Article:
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In the last three versions of 3DMark using the default settings, Intel's HD 4000 graphics scored in the same range as the Radeon HD 6550D, the better half of AMD's A8-3850 APU. We tested the HD 4000 with both DDR3-1333 and DDR3-1600 memory, but the faster RAM didn't make as much of an impact as it did with the HD 6550D.
At 1366x768 resolution and details set to low, the HD 4000 slaughtered its predecessor, the HD 3000. It delivered an impressive 65% increase in frame rate in Lost Planet 2 and a 53% boost in H.A.W.X 2. Using DDR3-1333, the HD 4000 was more or less a match for the HD 6550D, but faster DDR3-1600 memory favored AMD's chip greatly, giving it a substantial lead in two of the three games.
We encountered new lows in CPU usage during Flash and VC-1 Blu-ray playback, but disappointingly high results with an H.264-encoded Blu-ray and Quicktime trailer. The solution, at least for the Quicktime clip, was to switch software. We tried a few different playback apps (we use PowerDVD by default), but only XBMC helped, bringing CPU utilization down to 3%. Unfortunately this didn't help with Blu-ray playback as it's not supported by XBMC.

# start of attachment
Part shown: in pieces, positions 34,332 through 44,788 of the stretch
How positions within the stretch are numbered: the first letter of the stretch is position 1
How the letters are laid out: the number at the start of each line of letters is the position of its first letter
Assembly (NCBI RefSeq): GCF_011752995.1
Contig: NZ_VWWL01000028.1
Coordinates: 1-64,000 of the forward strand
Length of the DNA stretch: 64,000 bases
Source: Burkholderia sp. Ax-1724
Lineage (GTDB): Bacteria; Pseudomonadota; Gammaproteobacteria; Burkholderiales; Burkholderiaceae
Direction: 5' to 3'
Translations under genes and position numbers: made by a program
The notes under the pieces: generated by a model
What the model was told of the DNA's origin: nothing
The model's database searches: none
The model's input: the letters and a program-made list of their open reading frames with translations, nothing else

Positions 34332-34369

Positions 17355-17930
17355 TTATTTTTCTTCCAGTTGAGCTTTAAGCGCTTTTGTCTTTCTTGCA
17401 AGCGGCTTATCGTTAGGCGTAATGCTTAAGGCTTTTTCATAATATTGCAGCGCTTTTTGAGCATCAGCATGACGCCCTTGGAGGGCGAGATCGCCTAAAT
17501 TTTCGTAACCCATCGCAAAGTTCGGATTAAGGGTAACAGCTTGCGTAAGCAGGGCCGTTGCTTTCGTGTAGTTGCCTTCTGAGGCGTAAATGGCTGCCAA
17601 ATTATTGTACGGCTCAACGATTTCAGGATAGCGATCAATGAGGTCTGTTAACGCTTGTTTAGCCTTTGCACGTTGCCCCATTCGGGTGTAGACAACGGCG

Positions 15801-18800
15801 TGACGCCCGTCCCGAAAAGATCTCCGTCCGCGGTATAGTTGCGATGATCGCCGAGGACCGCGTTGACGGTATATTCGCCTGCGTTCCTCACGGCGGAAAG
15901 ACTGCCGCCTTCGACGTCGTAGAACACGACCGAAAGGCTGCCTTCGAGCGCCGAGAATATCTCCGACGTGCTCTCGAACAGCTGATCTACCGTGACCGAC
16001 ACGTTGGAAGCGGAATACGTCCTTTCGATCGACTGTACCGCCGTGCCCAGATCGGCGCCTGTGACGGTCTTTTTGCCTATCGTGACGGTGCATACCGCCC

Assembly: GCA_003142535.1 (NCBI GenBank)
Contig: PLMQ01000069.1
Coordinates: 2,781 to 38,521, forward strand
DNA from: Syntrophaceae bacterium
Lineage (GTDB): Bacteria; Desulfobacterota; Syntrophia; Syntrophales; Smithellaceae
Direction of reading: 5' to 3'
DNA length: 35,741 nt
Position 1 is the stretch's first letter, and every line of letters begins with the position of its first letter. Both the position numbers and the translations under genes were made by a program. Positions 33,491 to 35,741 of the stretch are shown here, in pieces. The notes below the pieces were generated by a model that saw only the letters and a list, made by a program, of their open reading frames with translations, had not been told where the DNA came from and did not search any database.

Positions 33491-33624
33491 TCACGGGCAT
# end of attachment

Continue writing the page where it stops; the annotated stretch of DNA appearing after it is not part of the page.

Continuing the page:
Our H.264 difficulties caused a 7W increase in power consumption by our estimation,
and the energy efficiency during playback was higher than the Core i5-2500K
Sandy Bridge, closer to that of AMD's A8-3850
GPU/Platform Power Consumption
Running on integrated graphics, the power consumption of our i7-3770K / DZ77GA-70K
combination was rather poor at idle. Most H67 motherboards we've tested idle
at ~20W when paired with an i5-2500K
(the i7-2600K is similar),
but the Ivy Bridge platform consumed 7W more. With the CPU on full load, stressing
the GPU increased power consumption by 15W, about 5W more than the HD 3000.
It's not a lot in absolute terms, but in the world of integrated graphics, it's
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